The signing of the MoU came in the wake of the African Continental Free Trade Area agreement, and the launch of African Union Agenda 2063, projects under the Belt and Road Initiative, as well as the initiatives of the Forum on China-Africa Cooperation Beijing Summit, which are all conducive to advancing trade relations and promoting e-commerce.
“The MoU will further facilitate the establishment of the Zambia-China cross-border e-commerce logistics platform to enable and ease the completion of product transactions and distribution of bonded goods from Zambia, China and the neighboring countries stored in the bonded depot,” said past ZDA Director General Mukula Makasa said during the virtual MoU signing ceremony in Lusaka on September 19.
Collaboration on e-commerce
Makasa said that the purpose of the MoU is to establish a framework of collaboration aimed at fostering trade relations between China and Zambia, adding that the areas of cooperation include, among others, the establishment of the China-Zambia Cross-Border E-Commerce Training Center.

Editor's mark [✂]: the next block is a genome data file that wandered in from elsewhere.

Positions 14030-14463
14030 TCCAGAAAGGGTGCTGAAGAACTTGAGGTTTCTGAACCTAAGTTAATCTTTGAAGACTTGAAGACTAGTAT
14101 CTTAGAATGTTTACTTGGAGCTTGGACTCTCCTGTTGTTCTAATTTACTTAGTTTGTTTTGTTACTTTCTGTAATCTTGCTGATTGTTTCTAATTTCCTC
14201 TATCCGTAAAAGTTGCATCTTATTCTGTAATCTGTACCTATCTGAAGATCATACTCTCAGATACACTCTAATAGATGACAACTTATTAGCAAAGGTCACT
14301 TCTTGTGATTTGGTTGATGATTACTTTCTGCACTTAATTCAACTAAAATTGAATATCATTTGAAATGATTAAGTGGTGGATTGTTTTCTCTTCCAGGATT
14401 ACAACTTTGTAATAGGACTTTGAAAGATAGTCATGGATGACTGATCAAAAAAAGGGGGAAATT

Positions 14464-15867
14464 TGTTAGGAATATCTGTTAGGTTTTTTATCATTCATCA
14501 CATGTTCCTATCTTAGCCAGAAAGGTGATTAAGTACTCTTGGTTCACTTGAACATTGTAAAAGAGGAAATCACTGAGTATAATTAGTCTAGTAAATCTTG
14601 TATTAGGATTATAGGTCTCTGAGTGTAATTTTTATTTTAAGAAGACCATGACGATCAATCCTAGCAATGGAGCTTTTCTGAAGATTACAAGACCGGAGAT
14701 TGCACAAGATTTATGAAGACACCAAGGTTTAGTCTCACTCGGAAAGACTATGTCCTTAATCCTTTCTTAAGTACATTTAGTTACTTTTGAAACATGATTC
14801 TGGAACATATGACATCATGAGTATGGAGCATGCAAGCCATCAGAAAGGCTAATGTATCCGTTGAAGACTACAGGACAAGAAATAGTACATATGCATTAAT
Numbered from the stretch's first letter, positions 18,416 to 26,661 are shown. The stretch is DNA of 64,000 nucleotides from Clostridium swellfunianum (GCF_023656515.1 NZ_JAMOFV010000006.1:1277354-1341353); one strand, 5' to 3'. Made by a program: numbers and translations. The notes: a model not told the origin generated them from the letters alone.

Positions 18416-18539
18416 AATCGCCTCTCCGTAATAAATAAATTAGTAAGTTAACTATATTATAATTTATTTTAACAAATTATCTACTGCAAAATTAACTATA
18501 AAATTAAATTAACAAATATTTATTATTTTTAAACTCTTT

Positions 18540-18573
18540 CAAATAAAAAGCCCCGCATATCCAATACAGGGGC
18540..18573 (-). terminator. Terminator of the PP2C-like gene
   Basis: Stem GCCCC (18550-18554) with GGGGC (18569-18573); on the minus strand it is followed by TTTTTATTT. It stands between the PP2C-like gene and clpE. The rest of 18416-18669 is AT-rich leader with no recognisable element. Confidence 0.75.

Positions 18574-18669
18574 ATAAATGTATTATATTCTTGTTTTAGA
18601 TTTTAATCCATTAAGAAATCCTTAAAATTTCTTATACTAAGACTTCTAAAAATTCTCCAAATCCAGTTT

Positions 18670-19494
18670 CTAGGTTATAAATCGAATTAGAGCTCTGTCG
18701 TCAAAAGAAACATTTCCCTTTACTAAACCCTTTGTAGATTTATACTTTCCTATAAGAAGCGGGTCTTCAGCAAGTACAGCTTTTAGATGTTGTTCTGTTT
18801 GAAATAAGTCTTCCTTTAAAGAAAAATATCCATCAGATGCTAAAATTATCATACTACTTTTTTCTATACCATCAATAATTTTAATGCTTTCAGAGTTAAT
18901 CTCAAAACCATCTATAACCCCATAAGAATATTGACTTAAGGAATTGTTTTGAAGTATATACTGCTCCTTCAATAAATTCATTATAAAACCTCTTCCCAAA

He disclosed that the institutions involved hope to collaborate on sending staff from Zambia’s well-performing micro, small and medium enterprises (MSMEs) and outstanding college students to China for training, so that they can master the practical skills for e-commerce.
The former Director General stated that the collaboration will also help link products of Zambian MSMEs to international buyers through an online portal. Other areas of collaboration include the creation of a platform for the export of high-quality Zambian agricultural side-line products and industrial finished products to neighboring countries and the Chinese market.
Speaking at the same event after the virtual MoU signing ceremony, ZCCZ Chairman Oscar Liao stated that the Chinese economic precinct is composed of two zones with different functions, including Chambishi Multi-Facility Economic Zone (MFEZ) in Copperbelt Province and Lusaka East MFEZ in Lusaka Province.
“We firmly believe that the ZCCZ will continue to flourish in the new era of China- Africa cooperation,” Liao said. Liao revealed that as of June 2021, the total number of enterprises in ZCCZ had reached 77, with cumulative sales revenue of more than $22 billion and cumulative tax revenue of more than $800 million, driving local employment to nearly 10,000. CCCI African Region General Manager Jack Gao said his company, a leading enterprise in the field of trade and commerce in China, aims to serve the global small and medium enterprises, and build a shared trade service platform.